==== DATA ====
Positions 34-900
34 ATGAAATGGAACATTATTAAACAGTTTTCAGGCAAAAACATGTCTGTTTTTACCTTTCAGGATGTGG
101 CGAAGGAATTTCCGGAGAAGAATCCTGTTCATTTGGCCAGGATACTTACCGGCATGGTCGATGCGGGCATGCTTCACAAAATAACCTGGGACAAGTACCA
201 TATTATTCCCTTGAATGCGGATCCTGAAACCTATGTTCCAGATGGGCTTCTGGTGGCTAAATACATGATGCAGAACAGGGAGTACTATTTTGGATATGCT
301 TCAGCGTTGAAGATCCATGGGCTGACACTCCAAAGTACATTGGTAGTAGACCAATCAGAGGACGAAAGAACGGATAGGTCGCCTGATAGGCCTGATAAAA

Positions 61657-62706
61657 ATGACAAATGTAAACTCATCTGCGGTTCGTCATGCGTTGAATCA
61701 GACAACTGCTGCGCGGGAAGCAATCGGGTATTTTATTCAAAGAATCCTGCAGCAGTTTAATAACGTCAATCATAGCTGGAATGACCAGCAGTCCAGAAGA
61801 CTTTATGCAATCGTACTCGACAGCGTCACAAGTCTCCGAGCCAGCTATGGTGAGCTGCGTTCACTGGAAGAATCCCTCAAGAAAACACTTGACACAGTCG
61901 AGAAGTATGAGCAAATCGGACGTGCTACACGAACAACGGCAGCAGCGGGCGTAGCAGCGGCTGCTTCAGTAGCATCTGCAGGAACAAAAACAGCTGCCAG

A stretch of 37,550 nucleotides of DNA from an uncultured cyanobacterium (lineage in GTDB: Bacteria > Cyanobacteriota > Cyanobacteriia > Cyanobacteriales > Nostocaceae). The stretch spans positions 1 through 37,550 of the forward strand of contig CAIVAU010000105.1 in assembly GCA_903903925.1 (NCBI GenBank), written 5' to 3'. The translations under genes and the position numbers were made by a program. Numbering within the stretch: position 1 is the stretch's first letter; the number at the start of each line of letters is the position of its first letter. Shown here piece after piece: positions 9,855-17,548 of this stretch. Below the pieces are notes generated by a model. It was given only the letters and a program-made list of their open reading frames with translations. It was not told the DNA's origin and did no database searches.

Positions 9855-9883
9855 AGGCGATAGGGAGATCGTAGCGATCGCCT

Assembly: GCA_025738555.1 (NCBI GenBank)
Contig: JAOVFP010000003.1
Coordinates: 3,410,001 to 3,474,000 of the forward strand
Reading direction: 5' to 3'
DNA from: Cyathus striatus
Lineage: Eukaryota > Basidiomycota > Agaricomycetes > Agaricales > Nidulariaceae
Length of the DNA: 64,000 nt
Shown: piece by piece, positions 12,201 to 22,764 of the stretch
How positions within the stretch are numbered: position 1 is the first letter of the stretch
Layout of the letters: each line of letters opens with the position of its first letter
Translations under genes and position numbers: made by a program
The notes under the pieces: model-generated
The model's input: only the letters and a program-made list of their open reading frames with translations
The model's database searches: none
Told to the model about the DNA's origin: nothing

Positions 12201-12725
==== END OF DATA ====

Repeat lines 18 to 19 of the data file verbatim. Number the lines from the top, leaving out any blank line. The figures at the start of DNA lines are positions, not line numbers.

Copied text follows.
DNA from: Cyathus striatus
Lineage: Eukaryota > Basidiomycota > Agaricomycetes > Agaricales > Nidulariaceae